The very best schools that people move house for and camp in the car park to get into (yes, I know I’m only talking about primary schools, but this is London) are way out of reach. We forgot to move house next door to one, or baptise our children into the Catholic church to get into the other.

That leaves: a church school that the Redster might squeak into but it’s looking tenuous – and we’d have to drive there; the nearest one, which is popular and OK, but got a very average Ofsted due to some dubious teaching; and a blank space for choice number three. I’d written off a couple as not having great Sats results, but a mum I spoke to persuaded me to go and check them out.

So yesterday I dragged the kids along to see a school which is avoided by the middle class suburb it’s situated in and got below average sats results, and I loved it.

I loved it for the following reasons:

– The headteacher is new. She is going to turn the school around. I believe her.
– Lots of green space outside.
– The library was appealing.
– The Victorian building had large airy classrooms with high ceilings.
– They all get swimming lessons, French, and violin as part of the curriculum. Violin!
– Part of the walk to school is alongside a canal. We saw a heron.
– A pure white cat with one green and one blue eye came some of the way with us.
– I think I’m ovulating and I love everything.

How else do you choose a school?

There’s the fact that a lot of kids come from backgrounds where they haven’t spoken much English until they come to school, because it’s not their first language, or because they have been dumped in front of a TV/playstation from the age of two. That’s the head teacher’s verdict, not mine. The head claims that children starting with a better grounding in English won’t suffer as a result.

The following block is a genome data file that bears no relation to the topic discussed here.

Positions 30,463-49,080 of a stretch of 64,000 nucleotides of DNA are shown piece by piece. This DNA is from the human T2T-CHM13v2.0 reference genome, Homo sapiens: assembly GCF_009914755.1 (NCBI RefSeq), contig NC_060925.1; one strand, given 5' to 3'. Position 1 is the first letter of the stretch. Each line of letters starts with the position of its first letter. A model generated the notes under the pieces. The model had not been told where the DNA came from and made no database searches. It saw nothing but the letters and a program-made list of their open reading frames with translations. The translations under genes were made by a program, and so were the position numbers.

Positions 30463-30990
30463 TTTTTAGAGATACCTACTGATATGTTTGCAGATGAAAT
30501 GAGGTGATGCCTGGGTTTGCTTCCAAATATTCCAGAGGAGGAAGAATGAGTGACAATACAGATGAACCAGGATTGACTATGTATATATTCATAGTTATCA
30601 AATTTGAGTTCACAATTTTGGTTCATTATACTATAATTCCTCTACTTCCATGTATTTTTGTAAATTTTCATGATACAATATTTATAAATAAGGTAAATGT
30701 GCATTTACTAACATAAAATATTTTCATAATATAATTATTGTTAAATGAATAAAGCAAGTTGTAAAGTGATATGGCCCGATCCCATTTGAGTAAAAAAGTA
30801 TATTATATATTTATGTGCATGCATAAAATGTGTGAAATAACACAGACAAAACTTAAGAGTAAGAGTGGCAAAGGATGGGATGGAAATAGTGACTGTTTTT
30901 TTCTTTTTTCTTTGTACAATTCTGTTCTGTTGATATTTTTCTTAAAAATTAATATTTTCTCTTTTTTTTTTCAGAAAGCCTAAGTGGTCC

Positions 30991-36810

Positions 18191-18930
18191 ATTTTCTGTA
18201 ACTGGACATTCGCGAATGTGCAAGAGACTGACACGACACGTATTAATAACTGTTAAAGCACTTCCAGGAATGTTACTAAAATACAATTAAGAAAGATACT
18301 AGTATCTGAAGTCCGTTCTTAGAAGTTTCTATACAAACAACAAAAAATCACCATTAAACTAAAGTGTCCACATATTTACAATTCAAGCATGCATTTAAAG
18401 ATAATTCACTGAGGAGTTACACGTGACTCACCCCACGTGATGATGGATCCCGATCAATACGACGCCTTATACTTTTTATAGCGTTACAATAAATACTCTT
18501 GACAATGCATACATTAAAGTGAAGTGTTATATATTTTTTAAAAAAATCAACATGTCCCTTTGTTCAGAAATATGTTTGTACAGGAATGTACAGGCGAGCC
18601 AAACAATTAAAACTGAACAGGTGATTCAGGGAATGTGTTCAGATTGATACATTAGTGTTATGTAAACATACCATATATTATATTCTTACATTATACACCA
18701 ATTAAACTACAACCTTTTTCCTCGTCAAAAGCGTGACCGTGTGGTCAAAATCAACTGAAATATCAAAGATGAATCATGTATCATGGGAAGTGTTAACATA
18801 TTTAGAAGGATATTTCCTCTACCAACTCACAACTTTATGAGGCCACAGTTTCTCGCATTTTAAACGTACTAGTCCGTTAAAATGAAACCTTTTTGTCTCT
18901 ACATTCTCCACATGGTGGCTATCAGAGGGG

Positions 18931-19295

Then, it’s very multi-racial. I experienced a frisson of white middle-class alarm at the thought; then I thought, why live in a multi-racial city and choose a mainly white school? Don’t I want the Redster to experience the real London in all its glory? Isn’t this our community? We already have a multi-racial household thanks to the presence of the lodger (and babyfather, who is Welsh).

So, we’ll see. One more school to look at, but I doubt it will get on my list unless we are accompanied there by a white albatross with one green and one purple eye. Then I will consider it seriously, unless, of course, I have PMT.

It was a promising evening.

We’ve put the children to bed and they are fast asleep, unlikely to wake us much before 7am; we’ve seen a light-hearted film together and drunk some wine; babyfather’s been off work all day so it feels like a holiday. Now it’s bedtime, and something is in the air…

As he undresses and slides under the covers, babyfather meets my eye and smiles.

‘I know it’s been a long time, so don’t get too excited,’ he murmurs, ‘but would you like to squeeze that blackhead on my back?’

Yes, married life is finally back to normal.

‘And then,’ he whispers, ‘maybe I could do that one on your neck…’